As Phillies Falter, Attendance Plummets

Posted: June 16, 2014 in Uncategorized
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citizens 2Not too long ago, Philadelphia’s Citizen’s Bank Park was baseball’s mecca. Fans from near and far traveled hundreds of miles not only to see the Phillies play. But, to experience the ambiance of 45,000+ screaming Philadelphians. Now, thanks to years of failed efforts from Ruben Amaro, “the Bank” is a barren wasteland. Gone is the sea of red and missing are the clever fan groups. A once passionate fan base has been left for dead. As the Phillies falter, so too does attendance, and that, my friends, could impact the ball club in many ways in the future.

The team’s impressive sellout streak, which lasted 257 games, is no more. That record ended in 2012. The Phillies currently rank 13th in attendance in Major League Baseball at 30,382 per game. That ranks them behind such powerhouse markets as Denver and Milwaukee. That’s paid attendance, after all, as the cavernous confines of the home town stadium is now painted blue with empty seats on a night-by-night basis. The argument could be made that this is a league wide epidemic, as none of the league’s 30 franchises are averaging a sellout in 2014 (the Los Angeles Dodgers lead the way, selling 98.3% of tickets on average). But, one thing is clear, the allure of Phillies baseball is no more, and the blame goes solely on the shoulders of the team’s general manager.

$25 million a year for Ryan Howard. $26 million per season for Cliff Lee. These are contracts signed by Philadelphia when they were still printing money every evening. Now, as ticket sales look more and more like a Wednesday matinee of Disney on Ice, one has to wonder how the team’s future moves will be influenced by the failure to sell tickets. When attendance falters, so too do concession and merchandise sales. Not too many people are lining up in Ashburn Alley to spend $9.75 on a cheesesteak. Nor are any 8-year old boys asking their fathers to spend $150 on a Domonic Brown jersey. Instead, fans are more content to stay home and watch Ready, Set, Cook reruns than spend their hard earned money on a team that hasn’t earned the right to be watched in years.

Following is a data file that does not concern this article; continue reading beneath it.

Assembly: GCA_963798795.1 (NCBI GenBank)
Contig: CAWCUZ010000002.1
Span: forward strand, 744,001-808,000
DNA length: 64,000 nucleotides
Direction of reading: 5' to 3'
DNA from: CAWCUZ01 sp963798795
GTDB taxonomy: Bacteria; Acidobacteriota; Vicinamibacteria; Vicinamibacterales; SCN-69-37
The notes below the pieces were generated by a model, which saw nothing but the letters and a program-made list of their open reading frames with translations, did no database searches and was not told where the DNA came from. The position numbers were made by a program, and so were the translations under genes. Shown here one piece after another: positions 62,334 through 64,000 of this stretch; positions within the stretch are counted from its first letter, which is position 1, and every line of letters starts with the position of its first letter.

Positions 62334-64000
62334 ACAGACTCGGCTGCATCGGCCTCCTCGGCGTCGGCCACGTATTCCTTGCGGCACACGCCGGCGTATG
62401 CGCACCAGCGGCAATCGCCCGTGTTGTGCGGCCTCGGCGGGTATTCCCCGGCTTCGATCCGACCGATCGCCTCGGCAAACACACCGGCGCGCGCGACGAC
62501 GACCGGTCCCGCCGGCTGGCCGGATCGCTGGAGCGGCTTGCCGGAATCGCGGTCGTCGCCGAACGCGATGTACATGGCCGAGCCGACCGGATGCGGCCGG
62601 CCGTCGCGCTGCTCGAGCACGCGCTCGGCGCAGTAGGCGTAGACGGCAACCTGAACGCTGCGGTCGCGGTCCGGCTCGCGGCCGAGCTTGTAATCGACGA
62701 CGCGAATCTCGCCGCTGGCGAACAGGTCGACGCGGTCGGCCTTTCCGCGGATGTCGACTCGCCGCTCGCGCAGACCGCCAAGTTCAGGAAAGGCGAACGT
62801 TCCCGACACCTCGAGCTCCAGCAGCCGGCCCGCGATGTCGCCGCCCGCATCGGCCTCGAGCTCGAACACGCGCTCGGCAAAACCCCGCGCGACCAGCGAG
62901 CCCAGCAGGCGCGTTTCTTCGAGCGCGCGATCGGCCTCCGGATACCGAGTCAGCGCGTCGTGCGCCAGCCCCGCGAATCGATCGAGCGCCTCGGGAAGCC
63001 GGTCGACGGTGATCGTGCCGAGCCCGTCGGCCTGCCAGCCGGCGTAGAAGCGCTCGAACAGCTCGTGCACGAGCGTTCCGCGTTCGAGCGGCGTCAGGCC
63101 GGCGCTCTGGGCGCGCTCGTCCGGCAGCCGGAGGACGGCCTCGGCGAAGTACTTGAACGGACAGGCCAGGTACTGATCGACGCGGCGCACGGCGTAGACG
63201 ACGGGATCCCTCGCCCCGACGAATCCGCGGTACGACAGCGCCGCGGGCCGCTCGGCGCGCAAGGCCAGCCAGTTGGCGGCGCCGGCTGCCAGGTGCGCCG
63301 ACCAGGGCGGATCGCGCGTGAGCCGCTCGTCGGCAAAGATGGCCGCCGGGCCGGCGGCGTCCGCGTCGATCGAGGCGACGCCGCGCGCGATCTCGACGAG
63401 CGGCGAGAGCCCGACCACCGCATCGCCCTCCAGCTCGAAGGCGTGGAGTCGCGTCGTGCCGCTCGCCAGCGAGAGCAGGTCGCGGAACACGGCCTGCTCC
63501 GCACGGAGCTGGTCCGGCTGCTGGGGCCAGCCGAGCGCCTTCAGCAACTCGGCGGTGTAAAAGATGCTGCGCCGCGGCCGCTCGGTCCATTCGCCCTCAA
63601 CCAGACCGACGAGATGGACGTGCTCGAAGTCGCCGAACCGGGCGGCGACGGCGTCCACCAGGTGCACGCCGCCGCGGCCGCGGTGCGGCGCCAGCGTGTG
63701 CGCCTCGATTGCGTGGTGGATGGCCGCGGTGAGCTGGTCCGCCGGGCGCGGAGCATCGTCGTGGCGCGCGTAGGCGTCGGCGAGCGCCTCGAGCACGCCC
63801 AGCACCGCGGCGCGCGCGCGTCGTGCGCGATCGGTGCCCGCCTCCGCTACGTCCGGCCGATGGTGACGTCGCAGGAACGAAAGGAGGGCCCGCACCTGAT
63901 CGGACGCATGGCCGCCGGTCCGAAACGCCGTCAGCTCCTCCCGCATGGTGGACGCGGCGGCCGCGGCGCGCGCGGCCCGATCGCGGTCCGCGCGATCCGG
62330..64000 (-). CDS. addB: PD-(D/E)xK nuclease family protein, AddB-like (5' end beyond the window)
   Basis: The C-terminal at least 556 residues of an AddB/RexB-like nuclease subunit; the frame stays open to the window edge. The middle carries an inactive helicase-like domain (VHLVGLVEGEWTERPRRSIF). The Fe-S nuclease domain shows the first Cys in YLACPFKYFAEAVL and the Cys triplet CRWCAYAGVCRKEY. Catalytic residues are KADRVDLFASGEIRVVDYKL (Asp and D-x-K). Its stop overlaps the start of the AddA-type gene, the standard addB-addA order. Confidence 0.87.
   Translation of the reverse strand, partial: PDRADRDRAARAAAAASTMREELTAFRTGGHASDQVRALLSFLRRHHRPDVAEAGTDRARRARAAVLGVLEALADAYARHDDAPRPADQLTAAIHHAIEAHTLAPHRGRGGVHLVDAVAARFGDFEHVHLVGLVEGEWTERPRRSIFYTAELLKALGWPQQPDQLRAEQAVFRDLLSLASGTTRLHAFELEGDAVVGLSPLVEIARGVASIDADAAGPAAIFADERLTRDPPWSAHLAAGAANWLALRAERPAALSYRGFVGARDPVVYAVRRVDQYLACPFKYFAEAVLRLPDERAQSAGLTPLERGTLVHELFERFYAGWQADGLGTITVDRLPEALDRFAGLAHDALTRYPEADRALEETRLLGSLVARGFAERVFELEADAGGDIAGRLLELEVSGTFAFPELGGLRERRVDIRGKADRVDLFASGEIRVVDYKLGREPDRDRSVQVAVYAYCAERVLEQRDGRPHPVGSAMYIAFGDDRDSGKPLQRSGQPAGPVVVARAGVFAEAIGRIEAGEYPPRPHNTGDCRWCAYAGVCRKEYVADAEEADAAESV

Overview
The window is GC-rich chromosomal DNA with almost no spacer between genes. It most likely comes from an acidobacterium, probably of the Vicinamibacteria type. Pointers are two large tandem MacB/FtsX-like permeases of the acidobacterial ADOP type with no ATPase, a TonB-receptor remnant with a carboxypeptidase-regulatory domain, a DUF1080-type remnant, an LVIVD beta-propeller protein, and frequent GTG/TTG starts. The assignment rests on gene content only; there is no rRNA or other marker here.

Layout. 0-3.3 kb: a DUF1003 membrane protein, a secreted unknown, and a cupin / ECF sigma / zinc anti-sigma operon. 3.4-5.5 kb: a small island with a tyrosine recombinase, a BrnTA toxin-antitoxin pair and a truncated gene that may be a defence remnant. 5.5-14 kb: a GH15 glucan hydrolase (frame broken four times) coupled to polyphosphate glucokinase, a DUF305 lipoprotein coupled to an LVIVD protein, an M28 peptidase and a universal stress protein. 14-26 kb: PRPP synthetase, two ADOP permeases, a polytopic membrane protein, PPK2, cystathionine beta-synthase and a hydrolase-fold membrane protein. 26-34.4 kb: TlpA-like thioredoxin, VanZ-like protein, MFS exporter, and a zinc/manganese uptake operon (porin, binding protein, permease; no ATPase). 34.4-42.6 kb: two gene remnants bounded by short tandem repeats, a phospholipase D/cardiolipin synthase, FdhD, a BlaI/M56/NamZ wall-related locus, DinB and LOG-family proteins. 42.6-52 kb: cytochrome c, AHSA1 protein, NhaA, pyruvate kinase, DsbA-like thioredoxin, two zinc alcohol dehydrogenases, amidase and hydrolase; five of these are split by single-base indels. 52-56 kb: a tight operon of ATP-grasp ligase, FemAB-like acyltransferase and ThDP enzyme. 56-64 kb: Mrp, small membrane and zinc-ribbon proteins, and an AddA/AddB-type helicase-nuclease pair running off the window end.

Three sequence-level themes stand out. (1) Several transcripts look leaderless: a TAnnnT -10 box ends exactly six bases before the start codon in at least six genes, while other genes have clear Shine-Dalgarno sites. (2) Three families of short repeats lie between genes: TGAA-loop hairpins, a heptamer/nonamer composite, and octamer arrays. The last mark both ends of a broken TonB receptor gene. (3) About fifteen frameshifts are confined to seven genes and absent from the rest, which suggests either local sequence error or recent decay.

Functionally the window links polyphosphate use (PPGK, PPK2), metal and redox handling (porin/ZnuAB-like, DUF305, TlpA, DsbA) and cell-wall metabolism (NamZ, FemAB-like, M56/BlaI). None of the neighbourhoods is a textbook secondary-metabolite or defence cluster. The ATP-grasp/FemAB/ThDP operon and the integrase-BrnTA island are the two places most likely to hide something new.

citizensWill the team’s lack of financial flexibility, combined with a ridiculous $175 million payroll, cripple their hopes of future contention? One has to believe that the once frugal ownership group, who only started paying players realistic salaries when the fans started paying attention, will revert back to their old ways. Unfortunately for them, the contracts that Amaro levied to the current crop of underachievers are stuck on the books. But, as another wasted season hits the warm summer months, the failures of today’s roster will greatly impact the makeup of future lineups. With Howard, Lee, Chase Utley, Carlos Ruiz, Jonathan Papelbon, and Cole Hamels all locked up long term, the team will likely find it difficult to stretch payroll any larger without a solid commitment from the fanbase. A classic catch-22, the team needs attendance figures to improve the team; but, the fans need an improved team to attend the games. The problem is currently without an answer, as no one knows what the future holds in store for Amaro and Co.

One thing is certain, Citizen’s Bank Park is no longer Philadelphia’s hottest craze. With rising ticket and concession prices and a falling win total, the Phillies are going the way of many past franchises whose management left their fan base for dead. Will anything change in the short term? Not if Amaro is still the team’s GM come 2015. No, things won’t change in Philadelphia unless ownership finally takes a stand. It took them five years to listen to the faithful and fire Ed Wade. Three seasons later, the city was celebrating their first world championship in 25-years. The fans have made their point by not showing up. Let’s see if ownership makes theirs by telling Amaro to act like those same fanatics, and stay home on game day.


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